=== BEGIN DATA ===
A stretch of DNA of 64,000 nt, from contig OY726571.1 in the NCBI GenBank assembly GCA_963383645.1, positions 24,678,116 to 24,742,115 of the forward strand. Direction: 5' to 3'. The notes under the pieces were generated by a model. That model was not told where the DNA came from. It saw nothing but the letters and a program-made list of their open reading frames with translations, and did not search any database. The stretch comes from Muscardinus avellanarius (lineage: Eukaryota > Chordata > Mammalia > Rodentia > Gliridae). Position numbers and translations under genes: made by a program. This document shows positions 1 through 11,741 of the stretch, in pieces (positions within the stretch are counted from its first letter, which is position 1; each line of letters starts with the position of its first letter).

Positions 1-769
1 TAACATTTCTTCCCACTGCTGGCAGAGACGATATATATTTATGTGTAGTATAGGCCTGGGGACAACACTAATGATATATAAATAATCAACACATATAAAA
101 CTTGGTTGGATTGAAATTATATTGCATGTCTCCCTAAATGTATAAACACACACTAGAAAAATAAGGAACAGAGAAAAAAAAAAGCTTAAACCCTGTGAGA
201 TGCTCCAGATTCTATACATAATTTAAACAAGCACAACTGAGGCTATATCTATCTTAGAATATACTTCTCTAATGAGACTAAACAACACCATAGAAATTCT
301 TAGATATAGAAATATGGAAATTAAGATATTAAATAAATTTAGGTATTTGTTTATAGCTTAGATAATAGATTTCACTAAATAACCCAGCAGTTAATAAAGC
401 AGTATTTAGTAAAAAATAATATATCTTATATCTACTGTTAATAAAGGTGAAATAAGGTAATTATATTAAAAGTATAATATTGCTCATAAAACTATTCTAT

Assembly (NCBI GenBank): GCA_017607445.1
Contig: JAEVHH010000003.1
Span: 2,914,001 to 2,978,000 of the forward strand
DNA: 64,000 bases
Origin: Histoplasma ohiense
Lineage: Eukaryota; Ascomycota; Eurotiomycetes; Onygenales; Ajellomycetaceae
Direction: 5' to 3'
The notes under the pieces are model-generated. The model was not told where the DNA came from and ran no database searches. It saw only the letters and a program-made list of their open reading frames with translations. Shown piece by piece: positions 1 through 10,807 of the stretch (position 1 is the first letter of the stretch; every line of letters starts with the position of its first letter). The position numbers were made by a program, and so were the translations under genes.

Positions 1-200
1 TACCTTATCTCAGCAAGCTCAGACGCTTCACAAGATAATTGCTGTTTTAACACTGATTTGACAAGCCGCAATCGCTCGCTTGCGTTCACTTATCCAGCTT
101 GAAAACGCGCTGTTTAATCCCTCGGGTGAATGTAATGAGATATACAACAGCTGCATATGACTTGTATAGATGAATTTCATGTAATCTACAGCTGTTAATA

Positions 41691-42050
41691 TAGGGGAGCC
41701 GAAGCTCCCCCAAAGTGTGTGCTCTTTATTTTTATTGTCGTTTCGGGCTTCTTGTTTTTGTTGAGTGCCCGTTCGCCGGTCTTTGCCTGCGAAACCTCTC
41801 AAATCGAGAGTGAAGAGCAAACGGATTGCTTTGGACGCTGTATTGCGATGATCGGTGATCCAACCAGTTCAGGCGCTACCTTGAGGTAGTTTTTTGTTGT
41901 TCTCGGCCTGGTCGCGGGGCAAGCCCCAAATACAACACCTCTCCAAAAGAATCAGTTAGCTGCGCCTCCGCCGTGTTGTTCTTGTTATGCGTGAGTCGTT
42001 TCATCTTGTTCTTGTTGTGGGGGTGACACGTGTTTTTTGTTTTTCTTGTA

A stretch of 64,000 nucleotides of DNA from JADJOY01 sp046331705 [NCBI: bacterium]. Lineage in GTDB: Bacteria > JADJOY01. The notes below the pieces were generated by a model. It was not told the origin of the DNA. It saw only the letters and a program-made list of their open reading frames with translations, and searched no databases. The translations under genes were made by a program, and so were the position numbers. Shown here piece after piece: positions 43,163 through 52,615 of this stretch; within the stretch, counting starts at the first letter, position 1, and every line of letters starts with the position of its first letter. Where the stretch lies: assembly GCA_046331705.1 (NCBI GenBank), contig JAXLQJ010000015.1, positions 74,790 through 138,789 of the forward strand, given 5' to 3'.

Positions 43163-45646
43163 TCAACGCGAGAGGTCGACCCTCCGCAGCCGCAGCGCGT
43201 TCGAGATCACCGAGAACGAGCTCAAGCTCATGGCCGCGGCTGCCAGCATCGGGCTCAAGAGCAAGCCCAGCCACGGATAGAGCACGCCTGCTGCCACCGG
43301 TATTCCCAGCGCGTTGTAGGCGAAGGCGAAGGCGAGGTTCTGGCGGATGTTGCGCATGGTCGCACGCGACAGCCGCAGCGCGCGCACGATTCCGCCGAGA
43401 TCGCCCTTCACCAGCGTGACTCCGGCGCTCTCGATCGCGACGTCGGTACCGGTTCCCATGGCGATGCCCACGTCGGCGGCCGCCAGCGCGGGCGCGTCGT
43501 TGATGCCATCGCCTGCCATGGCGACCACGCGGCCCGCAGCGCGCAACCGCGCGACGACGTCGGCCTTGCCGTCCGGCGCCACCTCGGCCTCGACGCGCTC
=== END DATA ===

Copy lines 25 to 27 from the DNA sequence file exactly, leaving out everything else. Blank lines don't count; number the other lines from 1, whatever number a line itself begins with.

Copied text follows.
A stretch of 64,000 nucleotides of DNA from JADJOY01 sp046331705 [NCBI: bacterium]. Lineage in GTDB: Bacteria > JADJOY01. The notes below the pieces were generated by a model. It was not told the origin of the DNA. It saw only the letters and a program-made list of their open reading frames with translations, and searched no databases. The translations under genes were made by a program, and so were the position numbers. Shown here piece after piece: positions 43,163 through 52,615 of this stretch; within the stretch, counting starts at the first letter, position 1, and every line of letters starts with the position of its first letter. Where the stretch lies: assembly GCA_046331705.1 (NCBI GenBank), contig JAXLQJ010000015.1, positions 74,790 through 138,789 of the forward strand, given 5' to 3'.

Positions 43163-45646
43163 TCAACGCGAGAGGTCGACCCTCCGCAGCCGCAGCGCGT